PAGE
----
The president of the Industrial Biotechnology Association (IBA)on Friday applauded Environmental Protection Agency officialsfor their "forward-looking action" in proposing reducedregulations in the small-scale field testing of microbialpesticides.
"We feel this should be viewed warmly by the newadministration," Richard Godown, IBA president, told BioWorld,because easing development of biopesticides should minimizereliance on chemical pesticides while preserving environmentalsafety.
The EPA has reviewed more than 90 proposed biopesticidessince 1982, Godown said, and based on experience, found nosafety questions at issue in about two-thirds of the cases.Under the proposed regulations, permits for small-scale fieldtests under 10 acres would only be required in one-third ofproposed biopesticides.
Godown compared the proposal to the USDA APHIS regulation,published in November, that would relax some restrictions onfield-testing of transgenic plants.
"IBA is extraordinarily pleased that EPA is publishing thisproposed regulation," Godown said. "The association has workedclosely with the Bush administration for over two years to seethis become a reality, and we're heartened that they have nowcome to pass.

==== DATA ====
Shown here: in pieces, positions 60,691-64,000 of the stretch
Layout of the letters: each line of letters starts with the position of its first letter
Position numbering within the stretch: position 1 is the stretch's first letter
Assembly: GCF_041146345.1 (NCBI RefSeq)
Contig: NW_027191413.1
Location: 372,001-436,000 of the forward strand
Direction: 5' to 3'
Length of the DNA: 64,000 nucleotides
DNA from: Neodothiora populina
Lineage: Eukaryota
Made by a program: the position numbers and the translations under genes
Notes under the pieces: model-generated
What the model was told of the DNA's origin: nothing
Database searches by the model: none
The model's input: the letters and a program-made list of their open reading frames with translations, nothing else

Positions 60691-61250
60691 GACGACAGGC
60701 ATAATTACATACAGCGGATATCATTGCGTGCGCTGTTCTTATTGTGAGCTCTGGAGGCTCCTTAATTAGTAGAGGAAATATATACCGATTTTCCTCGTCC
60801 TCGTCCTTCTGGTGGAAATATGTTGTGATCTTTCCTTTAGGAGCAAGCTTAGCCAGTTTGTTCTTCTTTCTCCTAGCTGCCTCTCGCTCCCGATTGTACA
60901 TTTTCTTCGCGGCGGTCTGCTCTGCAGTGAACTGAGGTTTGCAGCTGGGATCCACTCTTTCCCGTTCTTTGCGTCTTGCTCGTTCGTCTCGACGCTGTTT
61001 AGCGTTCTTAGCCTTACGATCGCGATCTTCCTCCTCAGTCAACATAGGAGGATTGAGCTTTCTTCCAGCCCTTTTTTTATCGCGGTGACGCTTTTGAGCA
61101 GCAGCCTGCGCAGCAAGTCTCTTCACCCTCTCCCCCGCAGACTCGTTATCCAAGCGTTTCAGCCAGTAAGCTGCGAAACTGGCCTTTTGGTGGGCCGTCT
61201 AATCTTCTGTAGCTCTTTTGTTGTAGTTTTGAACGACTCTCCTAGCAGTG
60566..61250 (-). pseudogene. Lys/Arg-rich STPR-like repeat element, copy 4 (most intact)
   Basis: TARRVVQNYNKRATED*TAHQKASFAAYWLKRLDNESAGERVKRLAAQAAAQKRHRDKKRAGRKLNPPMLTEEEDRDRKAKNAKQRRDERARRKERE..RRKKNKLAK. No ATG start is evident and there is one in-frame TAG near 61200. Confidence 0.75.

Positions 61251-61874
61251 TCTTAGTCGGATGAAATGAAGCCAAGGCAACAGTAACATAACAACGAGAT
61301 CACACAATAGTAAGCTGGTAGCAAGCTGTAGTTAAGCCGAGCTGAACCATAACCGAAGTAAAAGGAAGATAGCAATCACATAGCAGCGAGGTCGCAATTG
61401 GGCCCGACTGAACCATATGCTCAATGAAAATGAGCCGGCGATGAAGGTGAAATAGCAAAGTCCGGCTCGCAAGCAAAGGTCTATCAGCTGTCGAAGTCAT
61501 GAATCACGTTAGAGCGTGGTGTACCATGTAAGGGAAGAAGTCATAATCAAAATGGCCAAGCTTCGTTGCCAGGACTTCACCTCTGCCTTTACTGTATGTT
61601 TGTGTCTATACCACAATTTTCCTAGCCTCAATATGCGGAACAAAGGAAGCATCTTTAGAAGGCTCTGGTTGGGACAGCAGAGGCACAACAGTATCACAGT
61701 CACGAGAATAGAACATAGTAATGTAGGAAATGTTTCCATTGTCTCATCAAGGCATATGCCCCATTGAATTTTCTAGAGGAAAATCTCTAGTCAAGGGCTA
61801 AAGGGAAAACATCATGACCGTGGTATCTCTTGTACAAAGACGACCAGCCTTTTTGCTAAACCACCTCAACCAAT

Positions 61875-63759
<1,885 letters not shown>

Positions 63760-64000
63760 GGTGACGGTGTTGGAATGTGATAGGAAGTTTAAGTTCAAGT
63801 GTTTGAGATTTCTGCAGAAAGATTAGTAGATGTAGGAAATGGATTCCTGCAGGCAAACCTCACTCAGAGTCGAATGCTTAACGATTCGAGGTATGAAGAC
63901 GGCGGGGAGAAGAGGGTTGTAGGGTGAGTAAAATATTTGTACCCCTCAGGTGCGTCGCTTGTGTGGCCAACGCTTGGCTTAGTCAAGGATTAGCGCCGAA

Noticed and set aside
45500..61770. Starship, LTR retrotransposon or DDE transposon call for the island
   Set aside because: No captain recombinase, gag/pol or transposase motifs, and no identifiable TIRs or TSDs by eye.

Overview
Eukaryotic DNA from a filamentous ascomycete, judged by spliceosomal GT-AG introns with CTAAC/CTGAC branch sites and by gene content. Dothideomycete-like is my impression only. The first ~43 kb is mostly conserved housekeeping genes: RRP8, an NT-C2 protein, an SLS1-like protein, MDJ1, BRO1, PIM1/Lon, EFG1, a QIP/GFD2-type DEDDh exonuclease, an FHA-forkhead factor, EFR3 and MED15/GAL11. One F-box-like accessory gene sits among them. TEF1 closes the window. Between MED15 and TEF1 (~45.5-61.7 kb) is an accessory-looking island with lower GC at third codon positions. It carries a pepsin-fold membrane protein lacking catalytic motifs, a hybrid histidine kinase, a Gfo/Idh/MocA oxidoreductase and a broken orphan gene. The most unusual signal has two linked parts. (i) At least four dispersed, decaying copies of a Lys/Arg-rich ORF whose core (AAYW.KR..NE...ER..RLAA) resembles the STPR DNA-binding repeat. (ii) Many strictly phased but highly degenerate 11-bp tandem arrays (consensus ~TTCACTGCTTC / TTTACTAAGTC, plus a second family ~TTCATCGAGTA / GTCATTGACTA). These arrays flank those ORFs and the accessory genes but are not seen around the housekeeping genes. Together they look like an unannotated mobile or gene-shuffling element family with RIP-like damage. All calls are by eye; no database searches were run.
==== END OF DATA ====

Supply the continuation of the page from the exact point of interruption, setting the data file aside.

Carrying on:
"Biopesticides are playing an increasingly important role inintegrated pest management programs. The issuance of thisEPA proposal will facilitate the small-scale field testing of newbiopesticides, which is one of the initial steps in any researcheffort. We expect that this will shorten the time needed toregister biopesticides with EPA, this expanding the number ofbiological options for pest control."
Experimental use permits will still be required for field tests onmore than 10 acres.
The IBA, which recently announced plans to merge with theAssociation of Biotechnology Companies, represents 150companies that are responsible for more than 85 percent ofbiotechnology sales and revenues and research anddevelopment expenditures.
-- Nancy Garcia Associate Editor
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